Starring Ching Li, Tina Chin Fei, An Ping, Wai Wang, Chen Hung-Lieh, Yu Lung, Got Heung-Ting, Yeung Oi-Wa, Chang Feng, Yueh Yang, Got Siu-Bo, Ho Fan, Lam Lam, Ngai Chi-Wong, Aai Dung-Gwa, O Yau-Man, Law Bun
Directed by Tetsuya Yamanouchi
Expectations: Moderate, but I think it’s gonna be fun.
Na Cha and the Seven Devils is the type of movie that only certain people will like. It’s essentially an FX movie — nearly every scene has some form of supernatural shenanigans going on — and while the FX are quite ambitious, they don’t necessarily hold up well to modern standards. To be honest, they don’t even necessarily hold up to 1973 standards; everything looked at about a similar level to the work seen in Ho Meng-Hua’s four-film Journey to the West series, and those were all made 5–7 years prior to this. But when a film considered low-budget by American standards has such a plethora of supernatural delights, it’s unfair to think that they’re all going to look fantastic to someone 43 years in the future. And besides, I love these sort of special effects, especially in Hong Kong films, so I loved every minute of Na Cha and the Seven Devils. I merely seek to give you an idea of what we’re talking about here.
Our story begins on Mt. Kunlun, existing high in the sky between heaven and the mortal world, where there is a peach tree that only blossoms every thousand years. It takes another thousand years for the peaches to appear, and another thousand years still for the them to ripen. But, if it’s not already apparent, these are no ordinary peaches! We get our first taste of their power when the mischievous child god Na Cha (Yu Lung) decides he’s hungry. He devours a peach, his eyes glow a bright yellow, and suddenly he can see right through the clouds and into the mortal world! He can also crack rocks & trees in half and cause earthquakes with a single blow! The only problem is that when Na Cha shook the tree to get his peach, he knocked loose the remaining seven peaches. These rogue magical peaches landed on the Earth, and now Na Cha and a pair of his brothers are tasked with retrieving the peaches before the devils can eat them and become immortal.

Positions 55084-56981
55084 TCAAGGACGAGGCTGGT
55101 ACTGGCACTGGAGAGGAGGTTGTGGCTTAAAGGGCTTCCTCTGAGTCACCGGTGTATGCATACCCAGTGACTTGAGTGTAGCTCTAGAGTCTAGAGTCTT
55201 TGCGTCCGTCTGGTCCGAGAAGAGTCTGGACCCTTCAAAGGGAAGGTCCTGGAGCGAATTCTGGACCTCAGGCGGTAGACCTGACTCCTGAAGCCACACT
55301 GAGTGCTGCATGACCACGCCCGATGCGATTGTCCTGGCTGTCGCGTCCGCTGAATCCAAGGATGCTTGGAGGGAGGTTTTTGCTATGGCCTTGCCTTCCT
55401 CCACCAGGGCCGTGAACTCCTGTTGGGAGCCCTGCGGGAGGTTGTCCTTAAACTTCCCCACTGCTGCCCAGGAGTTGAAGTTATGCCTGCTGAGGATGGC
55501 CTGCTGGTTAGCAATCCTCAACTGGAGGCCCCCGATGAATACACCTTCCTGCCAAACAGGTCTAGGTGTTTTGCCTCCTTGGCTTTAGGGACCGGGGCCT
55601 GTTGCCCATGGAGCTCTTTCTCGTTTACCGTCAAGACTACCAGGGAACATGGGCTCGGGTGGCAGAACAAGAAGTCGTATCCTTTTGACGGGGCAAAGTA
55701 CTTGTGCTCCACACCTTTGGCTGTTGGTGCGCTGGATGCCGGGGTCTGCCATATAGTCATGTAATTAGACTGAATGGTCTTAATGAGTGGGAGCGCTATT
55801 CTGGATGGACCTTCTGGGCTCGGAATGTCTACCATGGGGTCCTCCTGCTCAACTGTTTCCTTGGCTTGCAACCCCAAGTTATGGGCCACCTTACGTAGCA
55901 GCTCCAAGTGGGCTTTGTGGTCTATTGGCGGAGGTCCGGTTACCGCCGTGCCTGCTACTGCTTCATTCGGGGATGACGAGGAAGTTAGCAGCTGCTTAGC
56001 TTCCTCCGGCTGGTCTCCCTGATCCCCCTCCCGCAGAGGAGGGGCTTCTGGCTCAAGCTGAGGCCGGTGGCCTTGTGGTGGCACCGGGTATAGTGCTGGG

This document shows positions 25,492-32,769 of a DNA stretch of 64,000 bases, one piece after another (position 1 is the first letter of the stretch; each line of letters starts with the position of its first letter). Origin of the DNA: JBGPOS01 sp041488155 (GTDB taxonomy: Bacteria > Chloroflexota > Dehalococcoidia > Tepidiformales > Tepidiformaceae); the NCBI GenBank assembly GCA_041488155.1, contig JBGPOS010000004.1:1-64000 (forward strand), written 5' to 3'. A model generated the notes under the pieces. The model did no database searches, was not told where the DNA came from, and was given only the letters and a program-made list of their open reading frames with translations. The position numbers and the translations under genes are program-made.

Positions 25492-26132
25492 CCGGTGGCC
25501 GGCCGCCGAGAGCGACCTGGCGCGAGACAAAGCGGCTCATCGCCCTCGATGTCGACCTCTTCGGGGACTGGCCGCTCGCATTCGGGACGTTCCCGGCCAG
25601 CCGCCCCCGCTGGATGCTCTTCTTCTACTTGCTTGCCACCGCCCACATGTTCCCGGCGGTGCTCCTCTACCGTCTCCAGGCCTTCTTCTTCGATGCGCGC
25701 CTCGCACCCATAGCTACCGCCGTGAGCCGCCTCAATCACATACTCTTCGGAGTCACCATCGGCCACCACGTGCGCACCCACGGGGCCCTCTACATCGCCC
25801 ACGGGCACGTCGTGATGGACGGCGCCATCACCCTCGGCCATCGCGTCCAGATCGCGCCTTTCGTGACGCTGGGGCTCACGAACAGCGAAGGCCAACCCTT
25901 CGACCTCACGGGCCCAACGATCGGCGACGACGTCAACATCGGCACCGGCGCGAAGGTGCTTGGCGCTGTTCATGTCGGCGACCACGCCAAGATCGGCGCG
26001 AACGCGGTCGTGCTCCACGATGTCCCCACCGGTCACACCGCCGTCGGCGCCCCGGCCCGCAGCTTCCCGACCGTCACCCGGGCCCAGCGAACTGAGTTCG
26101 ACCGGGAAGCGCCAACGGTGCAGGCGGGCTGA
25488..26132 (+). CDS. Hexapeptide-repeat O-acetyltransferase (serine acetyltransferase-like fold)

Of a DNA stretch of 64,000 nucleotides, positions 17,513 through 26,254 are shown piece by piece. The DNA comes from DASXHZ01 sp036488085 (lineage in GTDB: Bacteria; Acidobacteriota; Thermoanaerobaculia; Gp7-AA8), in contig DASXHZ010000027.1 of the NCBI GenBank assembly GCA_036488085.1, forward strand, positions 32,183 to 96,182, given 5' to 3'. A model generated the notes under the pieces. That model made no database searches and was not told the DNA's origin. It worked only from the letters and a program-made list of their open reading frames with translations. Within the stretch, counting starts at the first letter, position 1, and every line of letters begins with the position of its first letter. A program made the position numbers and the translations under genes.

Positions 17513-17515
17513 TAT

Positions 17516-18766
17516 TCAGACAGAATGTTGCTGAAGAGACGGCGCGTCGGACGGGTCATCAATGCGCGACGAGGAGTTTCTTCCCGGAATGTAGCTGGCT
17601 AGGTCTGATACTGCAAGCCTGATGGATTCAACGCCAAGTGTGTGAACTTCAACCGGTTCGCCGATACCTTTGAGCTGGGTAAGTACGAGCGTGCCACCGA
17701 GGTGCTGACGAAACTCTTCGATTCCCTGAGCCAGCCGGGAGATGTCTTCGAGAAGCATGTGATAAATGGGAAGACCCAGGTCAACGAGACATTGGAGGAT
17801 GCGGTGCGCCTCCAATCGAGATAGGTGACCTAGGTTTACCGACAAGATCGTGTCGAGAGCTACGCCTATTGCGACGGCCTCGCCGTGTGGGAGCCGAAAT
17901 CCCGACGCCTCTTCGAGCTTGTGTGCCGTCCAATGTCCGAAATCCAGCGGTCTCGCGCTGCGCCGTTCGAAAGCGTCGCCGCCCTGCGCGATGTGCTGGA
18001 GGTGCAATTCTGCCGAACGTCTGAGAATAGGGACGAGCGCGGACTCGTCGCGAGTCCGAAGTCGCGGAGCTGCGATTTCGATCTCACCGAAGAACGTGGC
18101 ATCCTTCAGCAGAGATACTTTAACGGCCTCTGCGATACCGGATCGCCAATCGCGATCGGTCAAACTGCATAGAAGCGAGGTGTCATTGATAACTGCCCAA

Most relevant to this review would be 1969’s Feng Shen Bang, a Taiwanese production based on Investiture of the Gods, a classic Chinese novel that Na Cha and the Seven Devils is also based on! Further digging revealed that Feng Shen Bang uses a lot of the same cast as Na Cha and the Seven Devils, including Yu Lung as Na Cha! So I guess this could be considered a sequel to that film. Also in Yamanouchi’s filmography is the 1966 Japanese film The Magic Serpent, which has been noted as a possible/probable influence on George Lucas when he was crafting the first Star Wars film.
Oh, and if the ideas of the film sound fun but the old FX turn you off, I have good news! A brand new adaptation of Investiture of the Gods, titled League of Gods, releases in China on July 29, 2016! It has an all-star cast, too, including Jet Li & Tony Leung Ka-Fai!
Next up in this chronological journey through the Shaw Brothers Martial Arts catalog is Ho Meng-Hua’s stab at a Wong Fei-Hung film, starring Ku Feng as the fan-favorite Chinese folk hero: The Master of Kung Fu! Really stoked for this one. See ya then!